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17.10.2016 | Ausgabe 1/2017

Journal of Interventional Cardiac Electrophysiology 1/2017

National experience with long-term use of the wearable cardioverter defibrillator in patients with cardiomyopathy

Journal of Interventional Cardiac Electrophysiology > Ausgabe 1/2017
Madhab Lamichhane, Joseph C. Gardiner, Nicole R. Bianco, Steven J. Szymkiewicz, Ranjan K. Thakur



The wearable cardioverter defibrillator (WCD) is generally used for short periods of sudden cardiac death (SCD) risk; circumstances may occasionally result in prolonged use (over 1 year). The aim of this study was to determine the benefits and risks of prolonged use in patients with systolic heart failure (HF).


ZOLL’s post-market US database included adult patients (≥18 years) with ischemic and/or non-ischemic cardiomyopathy (ICM, NICM) and at least 1 year of use. Cox-regression was used to identify factors associated with survival with WCD use, and reasons for stopping use were entered as time-dependent factors.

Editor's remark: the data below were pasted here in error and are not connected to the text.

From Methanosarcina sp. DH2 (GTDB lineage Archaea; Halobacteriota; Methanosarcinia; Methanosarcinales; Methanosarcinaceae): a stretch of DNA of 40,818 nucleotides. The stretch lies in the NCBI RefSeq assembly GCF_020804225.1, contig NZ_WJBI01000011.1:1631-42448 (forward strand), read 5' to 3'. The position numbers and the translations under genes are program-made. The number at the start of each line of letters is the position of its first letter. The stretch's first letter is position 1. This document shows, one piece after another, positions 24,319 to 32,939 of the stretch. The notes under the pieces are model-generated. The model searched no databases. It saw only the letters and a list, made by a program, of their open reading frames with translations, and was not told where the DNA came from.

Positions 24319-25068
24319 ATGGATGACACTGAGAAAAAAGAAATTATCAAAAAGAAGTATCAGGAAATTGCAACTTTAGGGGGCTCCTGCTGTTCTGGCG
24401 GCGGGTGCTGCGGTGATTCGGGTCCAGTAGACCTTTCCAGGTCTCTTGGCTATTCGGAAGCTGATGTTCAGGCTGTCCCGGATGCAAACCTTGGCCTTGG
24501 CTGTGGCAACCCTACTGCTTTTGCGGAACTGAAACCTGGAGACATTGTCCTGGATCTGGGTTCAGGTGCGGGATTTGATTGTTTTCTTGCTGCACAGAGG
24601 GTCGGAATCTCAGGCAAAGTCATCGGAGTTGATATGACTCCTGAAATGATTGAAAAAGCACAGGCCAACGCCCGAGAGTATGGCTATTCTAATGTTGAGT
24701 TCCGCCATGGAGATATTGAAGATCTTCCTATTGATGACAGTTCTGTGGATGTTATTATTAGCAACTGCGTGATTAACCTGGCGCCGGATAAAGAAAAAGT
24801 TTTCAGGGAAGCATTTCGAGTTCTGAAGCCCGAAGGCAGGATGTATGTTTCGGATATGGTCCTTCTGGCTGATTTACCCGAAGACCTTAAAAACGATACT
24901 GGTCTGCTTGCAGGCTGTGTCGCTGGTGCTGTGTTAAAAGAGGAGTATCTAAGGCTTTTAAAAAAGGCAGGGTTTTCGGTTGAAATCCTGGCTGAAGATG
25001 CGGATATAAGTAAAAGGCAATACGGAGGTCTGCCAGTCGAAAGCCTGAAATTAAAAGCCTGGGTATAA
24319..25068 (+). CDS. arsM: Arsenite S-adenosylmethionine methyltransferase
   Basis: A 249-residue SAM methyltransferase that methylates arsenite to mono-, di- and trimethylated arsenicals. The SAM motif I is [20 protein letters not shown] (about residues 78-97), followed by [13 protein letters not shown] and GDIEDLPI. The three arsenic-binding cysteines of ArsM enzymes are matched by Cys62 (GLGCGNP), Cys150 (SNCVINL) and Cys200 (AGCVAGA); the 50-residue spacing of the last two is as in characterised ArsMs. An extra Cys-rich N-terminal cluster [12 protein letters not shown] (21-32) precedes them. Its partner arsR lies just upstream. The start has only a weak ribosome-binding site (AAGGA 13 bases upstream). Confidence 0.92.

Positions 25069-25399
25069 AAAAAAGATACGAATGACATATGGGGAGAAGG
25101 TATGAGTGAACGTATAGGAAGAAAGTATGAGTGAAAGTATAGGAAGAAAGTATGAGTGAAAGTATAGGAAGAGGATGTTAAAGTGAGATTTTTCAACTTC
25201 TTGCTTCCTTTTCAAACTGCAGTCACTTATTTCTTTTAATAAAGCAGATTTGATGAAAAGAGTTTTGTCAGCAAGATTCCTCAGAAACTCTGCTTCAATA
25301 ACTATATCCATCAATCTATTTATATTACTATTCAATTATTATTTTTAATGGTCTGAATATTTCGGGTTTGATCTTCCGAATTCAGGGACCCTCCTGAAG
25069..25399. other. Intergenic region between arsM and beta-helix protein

Among 220 patients, age (mean ± SD) 55.4 ± 14.8 years, WCD use 451.4 ± 289.9 days, and 67.3 % were male and their left ventricle ejection fraction (EF) averaged 20.9 ± 7.2 %. Eighty-nine (40.5 %) were continuing WCD use at the last follow-up. Thirty-six (16.4 %) and 56 (25.5 %) patients discontinued WCD use because of EF recovery and implantable cardioverter (ICD) implantation, respectively. Nine patients (4.1 %) received appropriate shock therapy for 13 episodes of sustained ventricular tachyarrhythmia with 12 (92.3 %) successful shocks. One patient died of refractory ventricular fibrillation. One patient died from sinus bradycardia transitioning to asystole. Eight patients (3.6 %) had nine episodes of non-fatal inappropriate shocks.


Long-term use of the WCD is safe and effective. Recovery of EF was seen in significant number of patients even after 1 year of WCD use.

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